Everyone Should Have The Gift Of Music

, , , , | Hopeless | March 19, 2018

My younger brother was born with a condition called ectrodactylism (missing fingers and/or toes). Thus, he has only three fingers on his right hand and four on his left. The first Sunday we went to church after he was born, one of the regulars, a piano teacher, came up to my parents to check out the newest member of our family. She took one look at my brother and said to my mom, “I want to teach him piano some day.”

Years later, when my brother was old enough, he started taking piano lessons from her. She made special scale sheets for him, chose songs specific to his abilities, and modified songs so he could play them. He went on to take several piano exams, and scored very well on them, too. To this day, he is a beautiful piano player.

It still brings tears to my eyes to think about my piano teacher’s reaction when she saw my brother for the first time. She obviously believed everyone should have the gift of music, and felt immediately inspired to teach this little guy with missing fingers how to play.

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Obviously, They Prefer Fartissimo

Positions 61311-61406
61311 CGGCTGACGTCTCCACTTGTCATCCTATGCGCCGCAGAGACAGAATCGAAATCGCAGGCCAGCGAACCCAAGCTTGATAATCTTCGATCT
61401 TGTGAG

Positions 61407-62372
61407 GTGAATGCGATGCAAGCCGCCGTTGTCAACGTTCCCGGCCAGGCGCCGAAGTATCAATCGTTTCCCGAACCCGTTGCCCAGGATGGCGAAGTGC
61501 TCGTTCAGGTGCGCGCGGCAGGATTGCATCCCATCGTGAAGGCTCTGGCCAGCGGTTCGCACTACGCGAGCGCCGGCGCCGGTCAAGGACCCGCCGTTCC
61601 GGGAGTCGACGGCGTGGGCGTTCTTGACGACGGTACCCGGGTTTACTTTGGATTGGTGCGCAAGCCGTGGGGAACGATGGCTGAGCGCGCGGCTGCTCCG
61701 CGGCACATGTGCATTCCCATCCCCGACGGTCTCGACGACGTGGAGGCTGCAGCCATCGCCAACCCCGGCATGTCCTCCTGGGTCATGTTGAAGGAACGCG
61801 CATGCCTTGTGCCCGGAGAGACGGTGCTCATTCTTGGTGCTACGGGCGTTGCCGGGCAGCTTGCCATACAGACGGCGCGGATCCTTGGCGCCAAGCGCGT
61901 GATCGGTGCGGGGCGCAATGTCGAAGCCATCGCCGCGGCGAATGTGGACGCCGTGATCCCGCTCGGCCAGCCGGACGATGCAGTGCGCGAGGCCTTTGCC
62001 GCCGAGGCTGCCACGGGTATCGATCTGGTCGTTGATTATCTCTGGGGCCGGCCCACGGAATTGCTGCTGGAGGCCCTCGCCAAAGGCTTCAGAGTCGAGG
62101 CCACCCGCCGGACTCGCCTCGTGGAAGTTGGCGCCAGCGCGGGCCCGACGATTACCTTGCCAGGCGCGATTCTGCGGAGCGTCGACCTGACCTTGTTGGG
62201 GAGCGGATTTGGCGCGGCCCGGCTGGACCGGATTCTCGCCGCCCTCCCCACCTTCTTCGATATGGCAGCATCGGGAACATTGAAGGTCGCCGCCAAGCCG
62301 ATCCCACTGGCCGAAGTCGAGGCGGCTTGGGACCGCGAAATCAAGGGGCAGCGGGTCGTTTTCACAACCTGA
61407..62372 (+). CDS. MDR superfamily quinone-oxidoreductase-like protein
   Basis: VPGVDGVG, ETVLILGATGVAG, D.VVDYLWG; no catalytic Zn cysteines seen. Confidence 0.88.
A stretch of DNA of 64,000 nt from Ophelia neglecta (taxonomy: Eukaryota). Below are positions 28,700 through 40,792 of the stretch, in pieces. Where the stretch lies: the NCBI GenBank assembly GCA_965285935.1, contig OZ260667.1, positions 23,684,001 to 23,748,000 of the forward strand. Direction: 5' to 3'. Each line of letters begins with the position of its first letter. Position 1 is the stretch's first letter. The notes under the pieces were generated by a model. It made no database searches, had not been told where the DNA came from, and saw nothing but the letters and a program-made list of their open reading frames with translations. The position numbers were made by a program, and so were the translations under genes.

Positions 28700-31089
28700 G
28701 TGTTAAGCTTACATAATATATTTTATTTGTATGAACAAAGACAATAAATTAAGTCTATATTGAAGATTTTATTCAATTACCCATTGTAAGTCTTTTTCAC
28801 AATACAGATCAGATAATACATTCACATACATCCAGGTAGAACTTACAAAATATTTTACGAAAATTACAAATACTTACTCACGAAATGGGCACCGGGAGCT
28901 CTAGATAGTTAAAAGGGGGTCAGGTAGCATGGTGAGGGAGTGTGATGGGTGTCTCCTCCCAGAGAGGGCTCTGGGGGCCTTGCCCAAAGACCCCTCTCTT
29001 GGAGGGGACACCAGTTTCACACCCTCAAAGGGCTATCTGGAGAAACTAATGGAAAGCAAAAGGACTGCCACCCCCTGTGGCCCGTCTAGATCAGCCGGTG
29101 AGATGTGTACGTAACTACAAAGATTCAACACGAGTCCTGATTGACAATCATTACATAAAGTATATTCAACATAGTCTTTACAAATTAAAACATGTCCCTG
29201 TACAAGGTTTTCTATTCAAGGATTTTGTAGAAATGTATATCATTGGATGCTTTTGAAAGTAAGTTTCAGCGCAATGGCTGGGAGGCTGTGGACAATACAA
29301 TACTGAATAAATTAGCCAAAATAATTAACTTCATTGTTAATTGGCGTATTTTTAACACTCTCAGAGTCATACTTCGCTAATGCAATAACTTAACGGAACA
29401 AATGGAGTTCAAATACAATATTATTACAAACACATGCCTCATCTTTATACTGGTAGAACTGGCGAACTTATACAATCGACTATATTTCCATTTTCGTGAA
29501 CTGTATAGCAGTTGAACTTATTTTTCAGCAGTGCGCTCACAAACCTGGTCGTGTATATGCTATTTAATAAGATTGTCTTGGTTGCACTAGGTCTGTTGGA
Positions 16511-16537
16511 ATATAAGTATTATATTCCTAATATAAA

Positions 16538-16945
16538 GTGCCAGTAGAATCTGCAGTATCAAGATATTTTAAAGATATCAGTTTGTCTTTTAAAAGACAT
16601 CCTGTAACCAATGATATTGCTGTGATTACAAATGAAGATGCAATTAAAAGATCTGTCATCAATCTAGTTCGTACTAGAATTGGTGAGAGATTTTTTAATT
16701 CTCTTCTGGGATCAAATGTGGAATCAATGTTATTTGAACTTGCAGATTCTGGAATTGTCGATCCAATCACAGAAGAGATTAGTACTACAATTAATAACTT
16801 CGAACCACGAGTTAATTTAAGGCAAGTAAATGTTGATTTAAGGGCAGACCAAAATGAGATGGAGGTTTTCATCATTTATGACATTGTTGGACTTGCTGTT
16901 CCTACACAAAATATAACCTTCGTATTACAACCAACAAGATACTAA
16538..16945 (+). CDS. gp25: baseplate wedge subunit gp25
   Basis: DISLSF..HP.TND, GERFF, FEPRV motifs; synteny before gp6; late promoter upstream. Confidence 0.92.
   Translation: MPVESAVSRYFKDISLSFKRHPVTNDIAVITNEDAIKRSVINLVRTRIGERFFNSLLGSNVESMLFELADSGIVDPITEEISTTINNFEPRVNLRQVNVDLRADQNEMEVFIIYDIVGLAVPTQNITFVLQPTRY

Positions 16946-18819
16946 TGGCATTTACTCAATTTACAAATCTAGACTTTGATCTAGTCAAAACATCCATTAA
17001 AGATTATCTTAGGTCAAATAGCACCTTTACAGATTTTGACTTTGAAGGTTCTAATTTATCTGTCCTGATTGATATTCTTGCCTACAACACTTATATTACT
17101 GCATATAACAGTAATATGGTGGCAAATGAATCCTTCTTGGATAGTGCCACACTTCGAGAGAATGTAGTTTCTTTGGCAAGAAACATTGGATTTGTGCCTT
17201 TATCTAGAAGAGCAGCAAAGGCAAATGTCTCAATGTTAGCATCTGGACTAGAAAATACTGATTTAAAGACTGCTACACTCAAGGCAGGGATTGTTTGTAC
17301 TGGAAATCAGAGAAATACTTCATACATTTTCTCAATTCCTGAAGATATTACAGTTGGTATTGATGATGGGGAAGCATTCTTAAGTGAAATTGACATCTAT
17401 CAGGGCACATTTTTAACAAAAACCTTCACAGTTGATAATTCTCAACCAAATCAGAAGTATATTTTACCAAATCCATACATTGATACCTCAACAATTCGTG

, | Learning | March 12, 2013

(In music, “pianissimo” means “very quiet”. It is abbreviated as “PP” on sheet music and scores. Currently, I am teaching a student who always pounds the keys, no matter what dynamic level is indicated.)

Student: “Oh no! This has PP!”

Me: “Yep, it’s a quiet piece.”

Student: “I hate PP! It’s too hard to do. I can’t do PP!”

Me: “Sounds like a personal problem to me, buddy…”

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Obviously, They Prefer Fartissimo

, | Right | December 8, 2011

(In music, “pianissimo” means “very quiet”. It is abbreviated as “PP” on sheet music and scores. Currently, I am teaching a student who always pounds the keys, no matter what dynamic level is indicated.)

Student: “Oh no! This has PP!”

Me: “Yep, it’s a quiet piece.”

Student: “I hate PP! It’s too hard to do. I can’t do PP!”

Me: “Sounds like a personal problem to me, buddy…”

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